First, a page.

The study, which was presented at a conference held by the Society for Personality and Social Psychology, has not yet been published in a peer-reviewed journal or anywhere else for that matter. But that didn’t stop the Post from trumpeting: “Study Ties Political Leanings to Hidden Biases.”
Th[e] study found that supporters of President Bush and other conservatives had stronger self-admitted and implicit biases against blacks than liberals did.
“What automatic biases reveal is that while we have the feeling we are living up to our values, that feeling may not be right,” said University of Virginia psychologist Brian Nosek, who helped conduct the race analysis. “We are not aware of everything that causes our behavior, even things in our own lives.”
RNC spokesman Brian Jones points out the researchers’ own potential biases:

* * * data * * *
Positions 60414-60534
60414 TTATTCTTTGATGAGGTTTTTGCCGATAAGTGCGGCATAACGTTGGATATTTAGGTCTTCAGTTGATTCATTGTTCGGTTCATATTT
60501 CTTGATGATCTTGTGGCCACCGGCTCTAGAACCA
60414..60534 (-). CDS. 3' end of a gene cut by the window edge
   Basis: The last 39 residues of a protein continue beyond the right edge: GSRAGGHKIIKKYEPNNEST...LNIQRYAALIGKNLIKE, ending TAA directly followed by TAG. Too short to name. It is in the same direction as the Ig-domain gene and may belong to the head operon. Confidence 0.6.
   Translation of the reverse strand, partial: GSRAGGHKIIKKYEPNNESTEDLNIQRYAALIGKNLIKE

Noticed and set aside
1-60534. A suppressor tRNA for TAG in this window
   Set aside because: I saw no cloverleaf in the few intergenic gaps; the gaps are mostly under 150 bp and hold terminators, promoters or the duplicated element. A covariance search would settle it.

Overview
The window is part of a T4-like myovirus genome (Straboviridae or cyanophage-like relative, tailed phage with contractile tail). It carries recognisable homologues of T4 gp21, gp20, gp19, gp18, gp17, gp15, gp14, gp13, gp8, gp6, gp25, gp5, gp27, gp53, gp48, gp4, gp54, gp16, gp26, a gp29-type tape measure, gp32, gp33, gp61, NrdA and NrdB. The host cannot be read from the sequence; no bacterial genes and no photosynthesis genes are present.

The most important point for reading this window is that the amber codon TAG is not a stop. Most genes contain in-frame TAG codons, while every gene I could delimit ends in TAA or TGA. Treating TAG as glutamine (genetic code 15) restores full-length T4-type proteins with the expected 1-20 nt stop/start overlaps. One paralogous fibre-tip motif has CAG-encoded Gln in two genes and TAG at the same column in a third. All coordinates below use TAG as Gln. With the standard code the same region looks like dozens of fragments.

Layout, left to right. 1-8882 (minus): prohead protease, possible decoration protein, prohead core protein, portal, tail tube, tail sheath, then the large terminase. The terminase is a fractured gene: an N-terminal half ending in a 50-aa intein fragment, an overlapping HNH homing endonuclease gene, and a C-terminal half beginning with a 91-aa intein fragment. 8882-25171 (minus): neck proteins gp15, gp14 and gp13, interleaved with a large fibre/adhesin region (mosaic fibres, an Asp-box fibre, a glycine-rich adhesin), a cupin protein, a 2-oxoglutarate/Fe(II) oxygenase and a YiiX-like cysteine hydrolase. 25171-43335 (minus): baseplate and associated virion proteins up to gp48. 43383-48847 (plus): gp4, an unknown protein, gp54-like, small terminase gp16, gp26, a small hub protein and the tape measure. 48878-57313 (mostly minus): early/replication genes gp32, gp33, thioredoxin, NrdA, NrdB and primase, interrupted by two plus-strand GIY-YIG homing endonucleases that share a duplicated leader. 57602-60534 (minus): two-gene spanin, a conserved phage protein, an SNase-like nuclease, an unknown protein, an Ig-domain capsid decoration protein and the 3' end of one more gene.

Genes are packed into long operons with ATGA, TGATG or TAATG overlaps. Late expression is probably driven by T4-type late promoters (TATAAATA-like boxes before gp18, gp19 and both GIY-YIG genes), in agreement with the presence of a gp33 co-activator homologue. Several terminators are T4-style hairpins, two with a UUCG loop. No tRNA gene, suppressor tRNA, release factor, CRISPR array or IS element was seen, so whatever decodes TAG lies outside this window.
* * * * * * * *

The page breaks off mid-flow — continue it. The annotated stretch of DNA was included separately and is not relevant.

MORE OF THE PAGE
Brian Jones, a spokesman for the Republican National Committee, said he disagreed with the study’s conclusions but that it was difficult to offer a detailed critique, as the research had not yet been published and he could not review the methodology. He also questioned whether the researchers themselves had implicit biases — against Republicans — noting that Nosek and Harvard psychologist Mahzarin Banaji had given campaign contributions to Democrats.
Indeed, here are the donation records for Nosek and Banaji, which you can find at PoliticalMoneyLine:
This information should be included in any MSM article about the study. Why didn’t the Washington Post report the details of the scientists’ political contributions? Biases, anyone?
Contact the Post here.
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I propose a study to correlate party affiliation with a predisposition toward accusing others of racism. What do you think we would find?
A note about comments that fits neatly into a short, fairly unentertaining but semi-informative post
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